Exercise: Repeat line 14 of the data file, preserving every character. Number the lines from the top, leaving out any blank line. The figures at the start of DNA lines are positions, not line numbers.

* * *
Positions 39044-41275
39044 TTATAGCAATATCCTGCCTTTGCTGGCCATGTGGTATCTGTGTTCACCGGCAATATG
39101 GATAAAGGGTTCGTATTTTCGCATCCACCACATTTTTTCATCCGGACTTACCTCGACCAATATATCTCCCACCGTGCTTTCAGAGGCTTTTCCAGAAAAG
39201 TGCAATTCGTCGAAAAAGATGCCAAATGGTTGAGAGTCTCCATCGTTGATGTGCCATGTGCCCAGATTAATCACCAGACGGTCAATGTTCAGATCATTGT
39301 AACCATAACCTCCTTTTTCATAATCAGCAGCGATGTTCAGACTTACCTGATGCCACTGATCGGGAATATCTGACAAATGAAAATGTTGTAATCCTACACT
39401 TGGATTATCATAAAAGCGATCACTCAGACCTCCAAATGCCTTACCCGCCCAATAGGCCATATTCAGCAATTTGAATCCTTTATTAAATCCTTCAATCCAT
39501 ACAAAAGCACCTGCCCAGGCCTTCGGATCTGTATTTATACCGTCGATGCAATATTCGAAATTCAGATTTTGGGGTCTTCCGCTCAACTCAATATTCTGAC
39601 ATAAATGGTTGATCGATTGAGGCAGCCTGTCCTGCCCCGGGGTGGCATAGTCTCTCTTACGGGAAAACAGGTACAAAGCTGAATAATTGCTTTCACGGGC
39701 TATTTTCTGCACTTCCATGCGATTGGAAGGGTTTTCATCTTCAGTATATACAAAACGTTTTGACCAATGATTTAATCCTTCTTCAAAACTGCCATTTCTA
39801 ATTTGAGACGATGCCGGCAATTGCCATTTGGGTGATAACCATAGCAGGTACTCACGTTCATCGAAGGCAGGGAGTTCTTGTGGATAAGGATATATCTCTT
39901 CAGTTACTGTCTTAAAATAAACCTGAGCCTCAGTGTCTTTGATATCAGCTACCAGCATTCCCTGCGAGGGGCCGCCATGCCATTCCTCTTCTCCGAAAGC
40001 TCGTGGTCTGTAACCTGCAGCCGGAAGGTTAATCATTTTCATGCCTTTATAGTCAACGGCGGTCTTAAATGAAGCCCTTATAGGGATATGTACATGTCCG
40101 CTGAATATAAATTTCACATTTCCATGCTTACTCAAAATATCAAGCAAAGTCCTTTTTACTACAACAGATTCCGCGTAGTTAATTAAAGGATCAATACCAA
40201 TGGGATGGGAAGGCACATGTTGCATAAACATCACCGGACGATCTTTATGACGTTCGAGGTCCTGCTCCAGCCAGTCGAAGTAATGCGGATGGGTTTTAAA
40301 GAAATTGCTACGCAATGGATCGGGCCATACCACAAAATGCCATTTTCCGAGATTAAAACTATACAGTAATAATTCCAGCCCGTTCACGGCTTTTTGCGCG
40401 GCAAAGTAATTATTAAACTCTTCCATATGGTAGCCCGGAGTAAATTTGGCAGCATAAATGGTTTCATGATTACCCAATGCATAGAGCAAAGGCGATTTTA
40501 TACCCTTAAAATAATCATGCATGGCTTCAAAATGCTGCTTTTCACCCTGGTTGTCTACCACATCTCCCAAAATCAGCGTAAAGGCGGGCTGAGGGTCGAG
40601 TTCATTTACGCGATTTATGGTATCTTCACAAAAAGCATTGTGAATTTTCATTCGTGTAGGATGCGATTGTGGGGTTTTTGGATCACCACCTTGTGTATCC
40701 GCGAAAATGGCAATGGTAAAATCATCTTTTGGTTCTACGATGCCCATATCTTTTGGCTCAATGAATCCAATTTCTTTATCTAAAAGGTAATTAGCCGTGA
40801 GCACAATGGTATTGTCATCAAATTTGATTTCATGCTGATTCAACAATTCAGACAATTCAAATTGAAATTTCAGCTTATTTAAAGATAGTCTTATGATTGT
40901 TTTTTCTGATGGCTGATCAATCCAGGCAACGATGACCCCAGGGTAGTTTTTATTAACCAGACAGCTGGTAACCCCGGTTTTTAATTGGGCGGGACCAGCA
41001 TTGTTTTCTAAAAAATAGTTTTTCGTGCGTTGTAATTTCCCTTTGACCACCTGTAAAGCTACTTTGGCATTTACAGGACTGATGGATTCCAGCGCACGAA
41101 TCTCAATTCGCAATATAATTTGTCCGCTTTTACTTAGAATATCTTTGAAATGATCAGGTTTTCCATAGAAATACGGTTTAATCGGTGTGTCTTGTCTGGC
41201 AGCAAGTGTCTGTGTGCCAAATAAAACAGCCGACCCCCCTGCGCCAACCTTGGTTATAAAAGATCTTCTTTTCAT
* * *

40201 TGGGATGGGAAGGCACATGTTGCATAAACATCACCGGACGATCTTTATGACGTTCGAGGTCCTGCTCCAGCCAGTCGAAGTAATGCGGATGGGTTTTAAA